Composers in games are always the bloody bridesmaids. While Kojima, Clifford Bleszinski the Third and Shigeru Miyamoto lap up all the credits, complimentary hookers and free mini muffin baskets, the men and women behind their games' epic music go unnoticed.
Steven Spielberg famously said that composer John Williams' score in Jaws was responsible for 50% of the movie's success. And when you consider the iconic tunes from Super Mario Bros. or Shadow of the Colossus' sweeping score, it's hard to underestimate the impact a well composed soundtrack can have on a title. But while the music itself is often celebrated, the talented folk behind it rarely are. That's why we're giving some of gaming's finest composers the long overdue recognition they deserve. Oh, and don't worry peeps, the mini muffins are in the post.
Notable scores: Metal Gear Solid 2: Sons of Liberty, Metal Gear Solid 3: Snake Eater, Metal Gear Solid 4: Guns of the Patriots
Before a certain suave owner of the sexiest in specs in gaming approached him about scoring a mildly anticipated game, Williams was a big time Hollywood composer. His works include Enemy of the State and Team America: World Police (F*CK YEAH!). Ahem.
Anyway, during the development of Metal Gear Solid 2, Hideo Kojima sent Harry a sample tape with loads of the composer’s music on it, some of which he hadn’t even been credited for. Williams was so impressed by the effort Kojima had gone to, he immediately agreed to start work on Snake’s megaton adventure, even though he’d never scored a game before. And as your eardrums will attest, the results were nothing short of epic.
Notable scores: Men of Valour, Fallout 3, Prince of Persia (2008)
Probably the composer with the most ‘interesting’ CV on the list. And when we say ‘interesting’ we mean a bit shit. Well, at least until he started scoring games. Before his award-winning work on Dragon Age: Origins, Zur worked on a direct to video spin-off of the Casper film and even scored Power Rangers in Space.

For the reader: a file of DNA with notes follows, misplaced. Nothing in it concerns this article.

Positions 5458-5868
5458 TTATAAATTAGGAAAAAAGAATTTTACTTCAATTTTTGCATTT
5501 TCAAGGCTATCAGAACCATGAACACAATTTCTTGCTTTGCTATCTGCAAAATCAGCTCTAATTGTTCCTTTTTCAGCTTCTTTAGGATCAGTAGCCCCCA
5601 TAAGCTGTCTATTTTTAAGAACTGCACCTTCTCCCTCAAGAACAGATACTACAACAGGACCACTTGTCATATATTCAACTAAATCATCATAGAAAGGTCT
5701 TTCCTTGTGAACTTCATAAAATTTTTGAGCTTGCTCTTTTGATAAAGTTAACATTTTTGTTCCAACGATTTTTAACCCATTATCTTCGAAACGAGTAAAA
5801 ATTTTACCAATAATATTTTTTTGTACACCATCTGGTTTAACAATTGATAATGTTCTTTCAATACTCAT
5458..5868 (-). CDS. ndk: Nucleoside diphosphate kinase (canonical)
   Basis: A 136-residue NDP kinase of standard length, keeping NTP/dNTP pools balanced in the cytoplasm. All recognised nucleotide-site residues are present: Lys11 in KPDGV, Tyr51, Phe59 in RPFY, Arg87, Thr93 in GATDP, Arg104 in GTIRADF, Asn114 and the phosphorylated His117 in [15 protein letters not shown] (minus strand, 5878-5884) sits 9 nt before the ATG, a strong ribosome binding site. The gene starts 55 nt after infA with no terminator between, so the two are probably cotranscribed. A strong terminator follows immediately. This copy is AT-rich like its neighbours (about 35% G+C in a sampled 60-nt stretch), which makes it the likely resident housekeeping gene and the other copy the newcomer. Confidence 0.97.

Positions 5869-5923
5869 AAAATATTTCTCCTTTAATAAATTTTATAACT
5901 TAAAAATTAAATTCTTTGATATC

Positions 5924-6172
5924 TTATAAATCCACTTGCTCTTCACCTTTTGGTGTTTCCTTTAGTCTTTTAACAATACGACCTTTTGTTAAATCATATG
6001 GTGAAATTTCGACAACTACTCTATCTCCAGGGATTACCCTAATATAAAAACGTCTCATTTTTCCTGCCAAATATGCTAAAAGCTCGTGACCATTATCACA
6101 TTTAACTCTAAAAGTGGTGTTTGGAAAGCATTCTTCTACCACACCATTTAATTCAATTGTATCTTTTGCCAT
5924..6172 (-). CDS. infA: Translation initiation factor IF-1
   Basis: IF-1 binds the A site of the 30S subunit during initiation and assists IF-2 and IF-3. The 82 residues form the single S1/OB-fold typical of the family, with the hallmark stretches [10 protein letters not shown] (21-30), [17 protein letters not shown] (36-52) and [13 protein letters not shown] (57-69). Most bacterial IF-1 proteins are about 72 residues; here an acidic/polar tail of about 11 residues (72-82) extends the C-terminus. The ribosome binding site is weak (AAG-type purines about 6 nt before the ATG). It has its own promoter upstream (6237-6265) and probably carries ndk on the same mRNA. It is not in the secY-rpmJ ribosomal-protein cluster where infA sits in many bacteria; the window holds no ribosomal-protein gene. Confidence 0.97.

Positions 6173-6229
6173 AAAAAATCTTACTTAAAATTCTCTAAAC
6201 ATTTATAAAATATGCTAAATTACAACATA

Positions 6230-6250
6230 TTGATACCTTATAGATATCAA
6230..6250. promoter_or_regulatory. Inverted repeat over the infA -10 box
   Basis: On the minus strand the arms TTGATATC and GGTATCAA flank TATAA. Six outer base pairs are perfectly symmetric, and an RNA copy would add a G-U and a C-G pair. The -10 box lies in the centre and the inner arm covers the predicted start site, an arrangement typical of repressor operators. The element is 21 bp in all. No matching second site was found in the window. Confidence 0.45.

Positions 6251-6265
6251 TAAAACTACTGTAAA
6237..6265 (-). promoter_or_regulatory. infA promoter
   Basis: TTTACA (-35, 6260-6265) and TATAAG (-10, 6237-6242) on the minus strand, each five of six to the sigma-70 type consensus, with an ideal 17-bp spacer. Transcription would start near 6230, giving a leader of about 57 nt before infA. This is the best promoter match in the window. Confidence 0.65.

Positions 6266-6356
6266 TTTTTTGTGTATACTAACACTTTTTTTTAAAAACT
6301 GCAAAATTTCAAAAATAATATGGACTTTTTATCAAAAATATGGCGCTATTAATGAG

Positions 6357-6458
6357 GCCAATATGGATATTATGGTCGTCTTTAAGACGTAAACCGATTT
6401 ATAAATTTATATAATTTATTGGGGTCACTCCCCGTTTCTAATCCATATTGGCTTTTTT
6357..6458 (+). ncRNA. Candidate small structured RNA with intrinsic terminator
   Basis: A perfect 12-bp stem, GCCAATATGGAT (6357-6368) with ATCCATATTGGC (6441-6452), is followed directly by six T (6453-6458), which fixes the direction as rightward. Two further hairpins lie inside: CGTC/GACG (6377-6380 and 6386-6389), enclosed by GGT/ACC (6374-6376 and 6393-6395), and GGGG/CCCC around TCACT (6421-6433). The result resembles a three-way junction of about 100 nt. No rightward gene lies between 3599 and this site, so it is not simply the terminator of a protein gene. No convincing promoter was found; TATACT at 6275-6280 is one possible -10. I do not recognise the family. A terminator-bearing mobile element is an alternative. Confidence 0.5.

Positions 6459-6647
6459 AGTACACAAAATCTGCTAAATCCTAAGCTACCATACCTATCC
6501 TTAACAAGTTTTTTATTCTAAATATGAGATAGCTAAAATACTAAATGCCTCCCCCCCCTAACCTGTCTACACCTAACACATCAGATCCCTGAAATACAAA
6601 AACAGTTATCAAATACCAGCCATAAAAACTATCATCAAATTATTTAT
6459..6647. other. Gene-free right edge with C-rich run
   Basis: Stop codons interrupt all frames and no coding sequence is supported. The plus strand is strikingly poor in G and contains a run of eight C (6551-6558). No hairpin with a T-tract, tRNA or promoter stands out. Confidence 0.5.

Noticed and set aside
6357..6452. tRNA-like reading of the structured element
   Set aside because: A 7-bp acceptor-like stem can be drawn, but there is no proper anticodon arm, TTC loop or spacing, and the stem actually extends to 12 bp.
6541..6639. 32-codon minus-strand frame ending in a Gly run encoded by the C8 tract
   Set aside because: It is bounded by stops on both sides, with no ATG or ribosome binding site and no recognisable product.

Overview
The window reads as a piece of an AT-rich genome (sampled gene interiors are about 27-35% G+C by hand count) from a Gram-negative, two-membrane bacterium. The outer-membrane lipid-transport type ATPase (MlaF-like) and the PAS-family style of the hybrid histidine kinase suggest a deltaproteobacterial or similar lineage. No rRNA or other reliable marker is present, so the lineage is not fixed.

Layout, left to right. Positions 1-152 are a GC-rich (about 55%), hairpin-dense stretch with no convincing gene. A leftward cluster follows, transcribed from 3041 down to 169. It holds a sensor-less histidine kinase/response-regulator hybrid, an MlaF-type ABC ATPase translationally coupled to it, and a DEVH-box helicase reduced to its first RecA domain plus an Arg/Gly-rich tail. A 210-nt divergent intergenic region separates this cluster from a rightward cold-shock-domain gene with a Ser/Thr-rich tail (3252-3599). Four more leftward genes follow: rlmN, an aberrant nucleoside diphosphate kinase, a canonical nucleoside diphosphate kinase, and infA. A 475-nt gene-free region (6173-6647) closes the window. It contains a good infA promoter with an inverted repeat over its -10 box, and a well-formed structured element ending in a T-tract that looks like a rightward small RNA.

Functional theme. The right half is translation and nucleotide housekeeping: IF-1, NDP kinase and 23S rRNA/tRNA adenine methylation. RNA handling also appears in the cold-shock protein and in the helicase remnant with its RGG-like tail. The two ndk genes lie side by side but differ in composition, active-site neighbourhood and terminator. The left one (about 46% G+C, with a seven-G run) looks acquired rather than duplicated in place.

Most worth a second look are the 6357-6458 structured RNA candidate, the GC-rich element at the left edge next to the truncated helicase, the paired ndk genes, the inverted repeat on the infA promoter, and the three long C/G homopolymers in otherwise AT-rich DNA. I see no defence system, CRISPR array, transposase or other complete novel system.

After assumedly realising there was only so much emotion he could squeeze out of the men-in-cheap-plastic-suits genre, Zur made the wise move of switching to game composing. While we love the melancholy tunes of Fallout 3, his theme for Vietnam shooter Men of Valour is pretty inspiring.
Notable scores: Mass Effect, Myst IV: Revelation, Splinter Cell: Pandora Tomorrow
If video game composing was the mafia, then Mr. Wall would be… well, not Don Corleone, but at the very least the guy that beats the bolognese out of his sister's abusive husband. Not only did he help found the Game Audio Network Guild in 2005 (control yourself, girls), he was also responsible for organising the Video Games Live concert series. You know, those gigs where the classically trained musicians played themes from Zelda and Metal Gear Solid.
Despite these kick-ass accomplishments, and his award-winning work on Myst IV, Jackie boy will always have a special place in our ears for the Mass Effect menu music. Known as Vigil, we spend hours just listening to the ethereal melody that so beautifully encapsulated the mythic wonder of exploring space. God, just thinking about it makes us want to treat our earlobes to a damn good stroking.
Notable scores: Freedom Fighters, Hitman series, Assassin's Creed II
If there’s any man you want scoring the moment you blow up a woman with a barbecue while dressed as a clown, it’s Jesper Kyd. His work on Agent 47’s grizzly games are his best known work, and rightly so. He’s given each game a chilling atmosphere, with a subtle foreboding score underlying each instalment.
While we love what’s he’s done in the murder folk for moolah genre, our favourite score of his comes from 2003’s criminally overlooked Freedom Fighters. A pulsating, rousing composition, it made the already frantic squad shooter even more intense. The Battle For Freedom, which we’ve included below, is pretty incredible. And we can say with confidence, there’s no other piece of music we rather shoot Russians in the face to.
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